New Year brings new ID card policy at commissary on post
December 9, 2011
SCHOFIELD BARRACKS, Hawaii -- A new policy requiring that military ID cards be checked at the commissary's entrance and cash registers, here, starts Jan. 2.
Also, authorized patrons will be limited to two guests.
The current practice is an open policy. Any authorized user's guest can enter the commissary, although purchases must be made by an authorized ID card holder.
The new policy is the result of a recommendation made at the recent Army Family Action Plan conference, here, in October.
Issues about commissary overcrowding, abuse of privileges and a reduced inventory were discussed at the conference. One of the working groups recommended that ID cards be checked at the entrance and checkout counter to limit access.
Lt. Gen. Francis Wiercinski, commander, U.S. Army-Pacific, who attended the report-out, agreed with the group's recommendation.
"A decision was made by the U.S. Army Garrison-Hawaii to check IDs at the door and limit two guests per ID card holder," said Col. Douglas Mulbury, commander, USAG-HI. "This decision was based on a survey conducted by the garrison's Plans, Analysis and Integration Office."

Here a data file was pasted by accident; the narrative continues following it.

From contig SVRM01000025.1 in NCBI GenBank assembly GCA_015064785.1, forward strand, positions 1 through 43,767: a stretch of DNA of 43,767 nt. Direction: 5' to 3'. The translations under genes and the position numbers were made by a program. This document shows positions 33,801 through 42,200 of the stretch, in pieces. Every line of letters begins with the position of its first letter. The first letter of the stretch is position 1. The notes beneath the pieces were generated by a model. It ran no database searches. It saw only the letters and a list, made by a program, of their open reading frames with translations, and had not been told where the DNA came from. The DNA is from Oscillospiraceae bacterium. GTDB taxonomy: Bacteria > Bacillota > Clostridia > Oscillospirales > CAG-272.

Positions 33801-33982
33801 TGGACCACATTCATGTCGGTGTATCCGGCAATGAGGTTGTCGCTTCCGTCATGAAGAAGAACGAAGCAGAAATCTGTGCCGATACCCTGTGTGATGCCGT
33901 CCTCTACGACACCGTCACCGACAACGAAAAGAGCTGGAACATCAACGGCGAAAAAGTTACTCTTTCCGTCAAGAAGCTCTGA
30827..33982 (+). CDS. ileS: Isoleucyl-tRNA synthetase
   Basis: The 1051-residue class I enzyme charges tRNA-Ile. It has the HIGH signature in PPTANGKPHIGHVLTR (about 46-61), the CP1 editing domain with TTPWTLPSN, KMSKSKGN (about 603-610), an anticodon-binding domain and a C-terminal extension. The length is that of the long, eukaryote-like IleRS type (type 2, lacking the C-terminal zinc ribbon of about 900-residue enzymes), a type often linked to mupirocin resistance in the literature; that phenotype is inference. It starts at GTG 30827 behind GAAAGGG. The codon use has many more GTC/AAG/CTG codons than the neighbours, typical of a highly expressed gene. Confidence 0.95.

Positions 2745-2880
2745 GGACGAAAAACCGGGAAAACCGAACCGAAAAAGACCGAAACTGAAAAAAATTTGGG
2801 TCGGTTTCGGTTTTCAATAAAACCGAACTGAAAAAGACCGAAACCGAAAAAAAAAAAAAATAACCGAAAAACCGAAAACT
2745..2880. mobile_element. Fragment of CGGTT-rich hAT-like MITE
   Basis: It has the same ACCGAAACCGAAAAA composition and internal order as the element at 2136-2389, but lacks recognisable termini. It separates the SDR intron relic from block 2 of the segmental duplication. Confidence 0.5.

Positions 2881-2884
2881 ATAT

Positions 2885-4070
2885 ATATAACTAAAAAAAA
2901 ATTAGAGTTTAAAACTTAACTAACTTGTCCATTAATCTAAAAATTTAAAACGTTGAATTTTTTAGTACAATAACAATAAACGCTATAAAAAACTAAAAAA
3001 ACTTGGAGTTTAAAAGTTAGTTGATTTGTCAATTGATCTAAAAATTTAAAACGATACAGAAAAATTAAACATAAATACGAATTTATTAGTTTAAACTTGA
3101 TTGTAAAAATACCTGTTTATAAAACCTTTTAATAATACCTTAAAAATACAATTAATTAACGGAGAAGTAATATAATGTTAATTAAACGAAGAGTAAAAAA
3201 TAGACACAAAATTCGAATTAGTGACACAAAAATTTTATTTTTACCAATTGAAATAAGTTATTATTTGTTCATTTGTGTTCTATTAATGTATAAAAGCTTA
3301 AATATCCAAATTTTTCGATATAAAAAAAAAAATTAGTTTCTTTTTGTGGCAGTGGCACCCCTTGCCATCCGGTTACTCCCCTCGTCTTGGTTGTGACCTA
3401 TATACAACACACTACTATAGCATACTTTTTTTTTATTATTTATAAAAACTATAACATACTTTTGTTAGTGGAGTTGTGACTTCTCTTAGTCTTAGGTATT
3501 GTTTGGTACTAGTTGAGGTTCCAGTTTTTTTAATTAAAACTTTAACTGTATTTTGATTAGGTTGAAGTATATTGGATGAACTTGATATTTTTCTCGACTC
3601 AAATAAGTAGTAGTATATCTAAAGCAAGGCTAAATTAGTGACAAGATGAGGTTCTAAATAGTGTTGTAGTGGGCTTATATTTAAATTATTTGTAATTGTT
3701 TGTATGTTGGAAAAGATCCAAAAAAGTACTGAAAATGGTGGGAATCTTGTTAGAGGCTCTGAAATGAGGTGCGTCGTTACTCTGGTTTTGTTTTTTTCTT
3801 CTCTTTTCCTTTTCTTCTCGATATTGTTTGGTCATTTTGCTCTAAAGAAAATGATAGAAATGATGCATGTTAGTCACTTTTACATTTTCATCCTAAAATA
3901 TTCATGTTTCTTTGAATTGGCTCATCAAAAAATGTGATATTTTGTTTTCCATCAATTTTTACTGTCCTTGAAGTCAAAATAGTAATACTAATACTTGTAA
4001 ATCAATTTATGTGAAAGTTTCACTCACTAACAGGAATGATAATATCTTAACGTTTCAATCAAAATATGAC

PAIO conducted the survey Nov. 9, 12 and 15. Survey participants were patrons who voluntarily showed authorized ID cards and/or wore an active duty uniform.
Of the 424 surveys issued, 409 were valid surveys.
At least 377 responses were required to obtain a 95 percent confidence level with a +/- 5 percent margin of error, according to the survey conducted by USAG-HI.
Participants completed a written four-question survey regarding status, service, neighborhood and preference to checking IDs at the door. Participants were asked about their preferences for the Commissary:
•Check for ID cards at the door and no guests allowed.
•Check for ID cards at the door and guests sign in.
•Check for ID cards at the door and guests accompany the ID cardholder.
•Check for ID cards at time of purchase only and guests accompany (authorized ID cardholders).
According to the survey, 63 percent of those affiliated with the Army preferred to check ID cards at the door as opposed to 37 percent who said to check at the cash register.
"The implementation of the ID checks and limiting guests are what the majority of our customers have requested," Mulbury said. "The garrison has listened and these changes reflect your requests. We ask for your patience and understanding as we implement this new process."
Signs advising patrons of the new policy will be posted by Dec. 9 at the front door and at all exits.